Compressive failure

  • Thread starter darkelf
  • Start date
  • #1
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Hello,

Does anyone know how to calculate the cross sectional compressive strength of a piece of pipe? I know as you compress or crush the pipe along the cross section of the pipe it will strain harden at which point compression will be unable to continue experimentally. I need to know what force would be required to overcome this and completely crush or compress the pipe on its sides.

I'm thinking of a hollow steel pipe with a wall thickness of say 3 1/2".

Thanks so much.
 

Answers and Replies

  • #2
dav2008
Gold Member
609
1
Note: I am assuming that by "along the cross-section" you mean you are loading the pipe like this: --> ===== <--

How long is your pipe segment? As your pipe gets to be a lot longer than it is wide then you have to consider buckling as a mode of failure. At that point, once it buckles it's pretty meaningless to ask what happens next since you've basically bent the pipe and are no longer loading it uniformly.

If the pipe is short then why do you say compression will be unable to continue experimentally? At some point it will plastically yield and begin to barrel out but you would still be able to load it as high as your tester will go.

You can predict the buckling load using buckling equations, and you can predict the yield point just by considering uniform compressive loading, but once it's yielded you need to define what you mean by "completely crush" the pipe. In theory you could continue crushing it until the pipe has turned into a pancake.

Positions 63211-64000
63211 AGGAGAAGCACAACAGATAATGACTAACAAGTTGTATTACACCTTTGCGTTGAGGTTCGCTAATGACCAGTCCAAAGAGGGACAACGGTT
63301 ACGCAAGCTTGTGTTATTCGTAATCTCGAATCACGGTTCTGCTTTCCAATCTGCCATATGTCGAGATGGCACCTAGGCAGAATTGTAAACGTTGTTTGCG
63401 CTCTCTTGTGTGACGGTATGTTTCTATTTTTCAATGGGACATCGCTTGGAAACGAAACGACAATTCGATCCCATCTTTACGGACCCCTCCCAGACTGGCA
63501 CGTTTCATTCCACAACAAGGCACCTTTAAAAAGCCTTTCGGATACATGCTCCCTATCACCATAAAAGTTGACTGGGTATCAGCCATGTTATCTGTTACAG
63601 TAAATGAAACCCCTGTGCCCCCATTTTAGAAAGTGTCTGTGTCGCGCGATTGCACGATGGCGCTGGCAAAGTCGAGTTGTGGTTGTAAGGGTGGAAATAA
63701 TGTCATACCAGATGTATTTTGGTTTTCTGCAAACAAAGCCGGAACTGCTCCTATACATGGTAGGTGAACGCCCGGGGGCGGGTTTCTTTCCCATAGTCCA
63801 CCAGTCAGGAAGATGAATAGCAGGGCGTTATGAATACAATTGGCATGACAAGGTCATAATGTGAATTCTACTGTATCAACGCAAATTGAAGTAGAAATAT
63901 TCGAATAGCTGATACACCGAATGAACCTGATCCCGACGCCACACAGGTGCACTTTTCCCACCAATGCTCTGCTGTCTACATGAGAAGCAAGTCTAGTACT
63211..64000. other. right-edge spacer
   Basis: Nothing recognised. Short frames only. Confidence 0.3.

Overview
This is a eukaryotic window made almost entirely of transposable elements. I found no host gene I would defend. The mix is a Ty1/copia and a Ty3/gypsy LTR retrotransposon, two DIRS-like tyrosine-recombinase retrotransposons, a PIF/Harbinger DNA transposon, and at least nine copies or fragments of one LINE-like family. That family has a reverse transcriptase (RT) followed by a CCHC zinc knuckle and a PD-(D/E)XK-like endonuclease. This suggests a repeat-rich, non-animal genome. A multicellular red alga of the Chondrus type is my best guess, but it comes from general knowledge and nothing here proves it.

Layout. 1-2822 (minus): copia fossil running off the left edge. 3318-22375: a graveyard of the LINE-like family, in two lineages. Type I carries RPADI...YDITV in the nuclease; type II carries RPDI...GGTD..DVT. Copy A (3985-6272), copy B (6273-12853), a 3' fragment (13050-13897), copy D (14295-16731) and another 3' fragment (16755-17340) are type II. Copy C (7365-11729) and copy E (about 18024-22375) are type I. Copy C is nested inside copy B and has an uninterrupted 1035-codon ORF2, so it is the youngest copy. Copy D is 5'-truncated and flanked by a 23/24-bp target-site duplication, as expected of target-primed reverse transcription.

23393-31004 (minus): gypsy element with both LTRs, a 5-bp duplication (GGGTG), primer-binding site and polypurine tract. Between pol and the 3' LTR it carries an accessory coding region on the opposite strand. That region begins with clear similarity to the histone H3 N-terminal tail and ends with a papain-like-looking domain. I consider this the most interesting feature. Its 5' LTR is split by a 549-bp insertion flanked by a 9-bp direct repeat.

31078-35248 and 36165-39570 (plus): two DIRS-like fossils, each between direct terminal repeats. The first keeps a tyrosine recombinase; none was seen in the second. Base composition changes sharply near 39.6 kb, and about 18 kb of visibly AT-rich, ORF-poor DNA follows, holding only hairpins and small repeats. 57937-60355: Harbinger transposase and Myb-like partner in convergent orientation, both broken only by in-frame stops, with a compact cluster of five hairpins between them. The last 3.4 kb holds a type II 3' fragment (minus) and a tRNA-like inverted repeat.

• #3
77
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Thank you Dav2008,

At present, I am attempting to load the pipe like this ->||<-

The pipe length as such does not really play much a part but the length should be at least a feet long. I am trying to overcome the buckling that occurs on the side of the pipe as it is compressed as these areas experience increased strength due to strain strengthening or work hardening.

I am looking for an equation that can be used to calculate the load needed to completely crush the pipe.

Thank you.
 
  • #4
26
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darkelf you can use the usual equations for elasticity but in cilindrical coordinates (polar). You have a stress of sigma sub r with sigma sub theta =0 and sigma sub z=0. Then you can solve the system to obtain the deformation
 

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